By Susan Carrick Harford – Camolin Potting Shed
Aptly named for the ancient Greek and Latin word for “star”, asters are indeed a star of the mid to late autumn garden, coming into their own as other garden perennials are starting to fade and slow down.
With over 600 species in the Aster genus there is a vast array of both species and garden cultivars and also colours, which range through pink, purple, red, blue and white and all variants of those colours too. There is little to compete with a mass of Asters in flower, possibly as much because of their beauty as because of the surprise that one can get on coming across such beautiful flowers so late in the season.
For this piece I will concentrate on the better known, and more readily available varieties, as well as a few choice rarities. However, it should be noted that as with many in the plant world many Asters have been renamed as “Symphyotrichum”.
For all the varieties mentioned in this article sun if the most essential requirement and, apart from A. amellus there is little tolerance of drought. However whilst most will grow in various conditions of fertility, the richer the soil the taller and more lax the growth will be.
The most prolific species for the early 20th Century breeders was the S. novi-belgii, commonly known as New York Asters, or Michelmas daisies. This species still dominates the selection available, with over 1000 named varieties, and with the greatest range of colours. Best planted in open, sunny positions they do have significant flaws in that they can need support, are prone to mildew and can deteriorate after a number of years. However, all those flaws can be dealt with! The need for staking or support can be reduced by pinching out or cutting back new shoots in July. As well as reducing the height such pruning will delay flowering and indeed will encourage more flowers on the plant. Another option is to simply cut the plants back once in early June by about half or two thirds when the plants are between 30 and 60cm in height.
The mildew problem can be dealt with by ensuring that the plant has plenty of water, especially during dry summers. Thinning is also recommended as this will improve the air circulation around the stems, so reducing foliar disease.
A lot less demanding and more resilient is the species S. novae-angliae, commonly known as the New England Aster. The colour range was not always as broad as that of S. novi-belgii but recent breeding has changed all that giving us as wide a range as S. novi- belgii. Some outstanding varieties are “Barr’s Blue”, “Andeken an Alma Potschke” – AGM, with its cerise pink flowers, “Helen Picton” – AGM, with deep purple flowers and a favourite of ours “Marina Wolkonsky” which has deep violet blue flowers. These New Englanders are not prone to mildew and produce masses of small daisy-like flowers which are a great source of late season food for bees and butterflies.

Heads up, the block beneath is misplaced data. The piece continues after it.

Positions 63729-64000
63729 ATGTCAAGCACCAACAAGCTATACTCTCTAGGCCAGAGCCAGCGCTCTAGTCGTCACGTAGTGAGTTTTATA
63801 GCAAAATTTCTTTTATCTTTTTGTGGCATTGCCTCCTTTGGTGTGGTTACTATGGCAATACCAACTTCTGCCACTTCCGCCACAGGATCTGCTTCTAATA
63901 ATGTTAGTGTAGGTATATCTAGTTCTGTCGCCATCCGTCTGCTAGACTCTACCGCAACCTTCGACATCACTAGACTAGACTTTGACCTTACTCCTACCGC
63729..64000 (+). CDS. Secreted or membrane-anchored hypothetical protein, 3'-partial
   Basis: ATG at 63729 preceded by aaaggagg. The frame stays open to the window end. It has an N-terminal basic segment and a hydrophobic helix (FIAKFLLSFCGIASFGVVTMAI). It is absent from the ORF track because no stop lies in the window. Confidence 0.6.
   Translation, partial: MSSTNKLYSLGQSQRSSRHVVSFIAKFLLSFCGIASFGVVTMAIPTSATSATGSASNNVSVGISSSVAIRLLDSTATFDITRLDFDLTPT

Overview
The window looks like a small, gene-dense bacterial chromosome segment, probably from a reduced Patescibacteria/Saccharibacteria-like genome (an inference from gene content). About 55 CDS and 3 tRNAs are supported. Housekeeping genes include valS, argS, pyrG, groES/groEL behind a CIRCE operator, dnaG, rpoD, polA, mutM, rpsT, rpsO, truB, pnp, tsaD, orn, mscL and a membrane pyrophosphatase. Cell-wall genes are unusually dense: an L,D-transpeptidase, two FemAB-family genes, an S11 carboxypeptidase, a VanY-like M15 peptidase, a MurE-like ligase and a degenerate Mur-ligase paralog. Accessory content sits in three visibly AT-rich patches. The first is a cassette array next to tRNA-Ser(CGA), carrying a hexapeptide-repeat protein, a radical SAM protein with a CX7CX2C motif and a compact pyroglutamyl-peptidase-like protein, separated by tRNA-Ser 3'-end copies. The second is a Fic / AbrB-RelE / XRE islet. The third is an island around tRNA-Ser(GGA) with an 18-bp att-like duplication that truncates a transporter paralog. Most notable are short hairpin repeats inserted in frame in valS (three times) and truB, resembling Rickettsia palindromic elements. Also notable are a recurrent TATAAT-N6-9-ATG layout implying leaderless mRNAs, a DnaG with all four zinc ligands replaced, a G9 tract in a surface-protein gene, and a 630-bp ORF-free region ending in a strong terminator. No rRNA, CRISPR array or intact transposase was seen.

S. amellus is different to the previous two species in that it prefers a dry soil and doesn’t like winter wet. They are known as the European Michelmas Daisy. It is one of the first to come into flower, often starting to flower in late July and has a neat and compact habit. One of the best forms of S. amellus is “Blue King” which has large heads of violet blue flowers . S. amellus is part of the parentage of one of the best known Asters, S x frikartii “Monch” with its vivid lilac flowers. However, from our experience we find another of “Monch’s” parents – S thompsonii – to be a far superior plant. It has the same vivid lilac flowers but is a sturdier plant even though it is slightly taller.
Another very well known variety, and indeed possibly the best know is S. “Little Carlow” which will grown to 1.2m in height and over the years achieves 1m in width too. However we have found that it does need support or else one runs the risk of having it smother its neighbours!
One final variety which we came across for the first time last year is S. “Vesterival” which has stunning black stems topped by pinkish lilac flowers which fade to almost white. At 90cm in heigh we found it to be magnificent.
We would always say that no matter the size of one’s garden some space should always be made for a member or two of the Aster family – sorry “Symphyotrichum” family!!
Of all the herbaceous plants that one grows in the garden the Tall Bearded Iris Germanica are probably the most recognised, famous or indeed iconic. Yet of all the irises that we do grow it is perhaps the Iris ensata, or Japanese Iris, that is the most elegant, dramatic or indeed breath taking. More refined and less conspicuous than the germanica’s these Beardless Irises produce huge orchid like flowers that are a joy to behold.
First introduced into cultivation over 500 years ago in Japan, they continue to be highly prized and valued there, where they are known as ‘Hanashobu’.
Easily grown, iris ensata perform best in full sun or part shade in humus rich medium to wet soils. They will grow very successfully in ordinary garden soils or perennial borders as long as they are given adequate moisture, especially in their growing season and until late August.